Wednesday, when I was down with this cold, someone rang the doorbell. I almost didn't answer, knowing that the house wasn't "visitor-ready" and that I looked even worse than the house! But I did answer it, and it was my sweet neighbor, Lorraine, bringing me some fruit from her backyard trees.
Every now and then drop-in guests do come to the door, and (unless I'm sick) it's a wonderful surprise. The most surprising drop-in guest we had came on a Saturday, in the Spring of 1990.
I had gone to a funeral that morning; the wife of a work colleague had passed away. Dan had not been able to attend with me, because of some prior commitment. I can't remember where Chris was, but Tim, who was 14 years old at that time, was the only one home.
Returning home, I parked the car in the garage and came through the door that led into our family room. Tim met me at the door. "Takashi just called, and he wanted to talk with you," he said. Takashi had been back home in Japan, attending college, for nearly a year by then.
"Oh, that's too bad. I'm sorry I missed his call," I said.
"He was really mad that you weren't here," added Tim.
"Well, does he expect me to stay home all the time, just in case he might call?" I responded with a little irritation in my voice.
Just then, Takashi stepped around the corner. "Hi, Mom," he said, with a big grin on his face. He and Tim had cooked up this little surprise homecoming scene just for me.
Takashi had come all the way from Japan, to spend less than 36 hours in Oregon. During the last few weeks of his year as an exchange student, he had dated a girl named Jessie. And Takashi had just crossed the Pacific to take Jessie to her senior prom! From Japan, he had called a Newberg florist to order a corsage; and he had brought a tux with him. The prom was that night; and he would be departing from the Portland Airport, returning to Japan, on Sunday evening.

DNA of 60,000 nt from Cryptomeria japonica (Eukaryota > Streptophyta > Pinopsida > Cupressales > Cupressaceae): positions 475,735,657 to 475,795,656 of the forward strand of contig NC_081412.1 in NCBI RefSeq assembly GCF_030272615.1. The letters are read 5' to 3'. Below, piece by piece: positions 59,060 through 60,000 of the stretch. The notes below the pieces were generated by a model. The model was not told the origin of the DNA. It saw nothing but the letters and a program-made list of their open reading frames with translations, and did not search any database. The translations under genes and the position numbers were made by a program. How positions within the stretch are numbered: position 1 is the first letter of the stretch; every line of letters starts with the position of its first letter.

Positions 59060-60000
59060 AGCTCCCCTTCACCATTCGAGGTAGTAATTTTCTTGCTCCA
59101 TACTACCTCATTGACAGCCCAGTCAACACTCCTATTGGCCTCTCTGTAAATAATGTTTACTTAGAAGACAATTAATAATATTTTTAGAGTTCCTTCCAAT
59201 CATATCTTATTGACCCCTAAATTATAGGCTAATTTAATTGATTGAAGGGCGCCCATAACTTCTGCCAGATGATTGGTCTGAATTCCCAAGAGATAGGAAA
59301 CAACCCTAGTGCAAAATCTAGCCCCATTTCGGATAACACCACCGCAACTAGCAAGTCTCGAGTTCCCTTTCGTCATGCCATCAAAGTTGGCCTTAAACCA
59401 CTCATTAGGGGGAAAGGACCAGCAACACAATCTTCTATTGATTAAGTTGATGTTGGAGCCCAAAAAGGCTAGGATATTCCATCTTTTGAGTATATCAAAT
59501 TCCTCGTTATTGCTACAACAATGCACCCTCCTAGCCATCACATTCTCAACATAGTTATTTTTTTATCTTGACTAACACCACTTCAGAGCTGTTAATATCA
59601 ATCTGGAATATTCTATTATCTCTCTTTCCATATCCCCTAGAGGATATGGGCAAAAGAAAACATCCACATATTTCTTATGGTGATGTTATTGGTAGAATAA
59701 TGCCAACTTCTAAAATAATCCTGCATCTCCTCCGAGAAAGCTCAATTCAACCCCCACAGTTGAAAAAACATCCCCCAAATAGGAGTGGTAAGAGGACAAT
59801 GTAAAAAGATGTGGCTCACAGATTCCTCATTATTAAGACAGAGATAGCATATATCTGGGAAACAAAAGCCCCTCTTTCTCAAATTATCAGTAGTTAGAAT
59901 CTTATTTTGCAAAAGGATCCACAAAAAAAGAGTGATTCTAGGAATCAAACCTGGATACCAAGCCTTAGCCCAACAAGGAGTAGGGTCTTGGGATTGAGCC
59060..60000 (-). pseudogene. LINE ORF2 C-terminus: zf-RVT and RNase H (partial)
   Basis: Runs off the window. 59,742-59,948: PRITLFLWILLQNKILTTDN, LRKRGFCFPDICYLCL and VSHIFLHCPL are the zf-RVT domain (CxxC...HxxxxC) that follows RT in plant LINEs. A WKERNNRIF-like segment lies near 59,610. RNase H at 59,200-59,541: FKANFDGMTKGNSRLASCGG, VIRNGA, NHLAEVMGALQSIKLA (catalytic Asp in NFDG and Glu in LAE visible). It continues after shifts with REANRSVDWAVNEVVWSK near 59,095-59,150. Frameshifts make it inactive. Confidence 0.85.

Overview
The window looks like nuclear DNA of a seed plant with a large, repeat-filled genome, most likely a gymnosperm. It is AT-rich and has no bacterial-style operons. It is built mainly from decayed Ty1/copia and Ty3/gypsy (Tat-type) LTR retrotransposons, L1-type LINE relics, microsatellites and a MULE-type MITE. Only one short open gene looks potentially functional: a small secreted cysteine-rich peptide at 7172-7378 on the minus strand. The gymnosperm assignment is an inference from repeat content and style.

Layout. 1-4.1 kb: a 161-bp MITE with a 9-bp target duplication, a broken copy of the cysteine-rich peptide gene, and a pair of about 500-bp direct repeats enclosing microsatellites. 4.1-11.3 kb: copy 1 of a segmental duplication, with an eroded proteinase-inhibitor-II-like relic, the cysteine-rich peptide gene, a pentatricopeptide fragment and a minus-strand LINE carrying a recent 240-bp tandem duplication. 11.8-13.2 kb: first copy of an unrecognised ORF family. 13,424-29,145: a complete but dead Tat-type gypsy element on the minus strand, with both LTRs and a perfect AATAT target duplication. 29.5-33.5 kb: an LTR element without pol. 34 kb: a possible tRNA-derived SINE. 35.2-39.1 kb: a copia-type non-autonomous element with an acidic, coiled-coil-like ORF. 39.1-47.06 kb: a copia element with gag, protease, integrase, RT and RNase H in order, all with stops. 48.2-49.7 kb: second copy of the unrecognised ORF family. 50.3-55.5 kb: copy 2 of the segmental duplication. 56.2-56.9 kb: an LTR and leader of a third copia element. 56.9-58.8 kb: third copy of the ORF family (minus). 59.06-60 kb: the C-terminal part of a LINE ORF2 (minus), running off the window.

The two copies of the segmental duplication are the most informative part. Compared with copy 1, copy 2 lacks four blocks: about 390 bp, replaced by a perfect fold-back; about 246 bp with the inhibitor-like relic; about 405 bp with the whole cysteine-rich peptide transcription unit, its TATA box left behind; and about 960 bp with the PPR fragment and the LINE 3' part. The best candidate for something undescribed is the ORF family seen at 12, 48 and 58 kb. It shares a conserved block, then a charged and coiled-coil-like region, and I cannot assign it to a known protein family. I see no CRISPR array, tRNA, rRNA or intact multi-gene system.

After lots of hugs and laughter, I asked "Why can't you stay a little longer?" I was sad to think that we'd hardly get to see him on this brief visit. It turned out to be quite a story. He had asked his parents, who lived in another city, if he could come to Oregon for the prom, and they had told him he could not, because his college grades were not so good. But Takashi was determined that he'd somehow scrape together the money (money was seldom an issue with Takashi) and go, with or without his parents' help or approval - or knowledge . He had originally planned to come several days before the prom, since that week was a school vacation in Japan. But the day before he was to leave, who should surprise him with a visit, but his mother! (Now, don't you suppose that this visit was strategically designed, by Mother, to keep Takashi from traveling to America?) So, frustrated, he endured her visit of several days and then, with all of his vacation gone, and only a weekend left to make the trip, Takashi rushed to the airport to catch a flight to Oregon.
He did, however, make the most of his 36 hours. He spent the afternoon visiting with us, and then got ready to take Jessie to the prom. Of course, it was late when he got home, and the rest of us were sound asleep. He didn't go to bed. Instead, he stayed up the rest of the night preparing a French cuisine meal that he planned to serve us for our Sunday noon meal. He had been working a part-time job in a restaurant in Japan, and was learning from the chef how to cook continental style meals. When morning came, he got cleaned up and dressed for church. It was a warm homecoming there, as well, for he had made many good friends at church, during the previous year. After worship we came home, and Takashi put the finishing touches on the delicious meal he had prepared for us. Late in the afternoon we drove him to the Portland airport, and sent him back home to Japan. He hadn't slept a wink since he arrived on Saturday morning.
That was the first of Takashi's visits. He came back a few years later, while we were still in Oregon, and then made a third visit while we were living in Juneau. He tells me he will come see us in New Mexico sometime. I hope he'll stay more than two days; I hope we'll have a little notice that he's coming; and I hope he still likes to cook!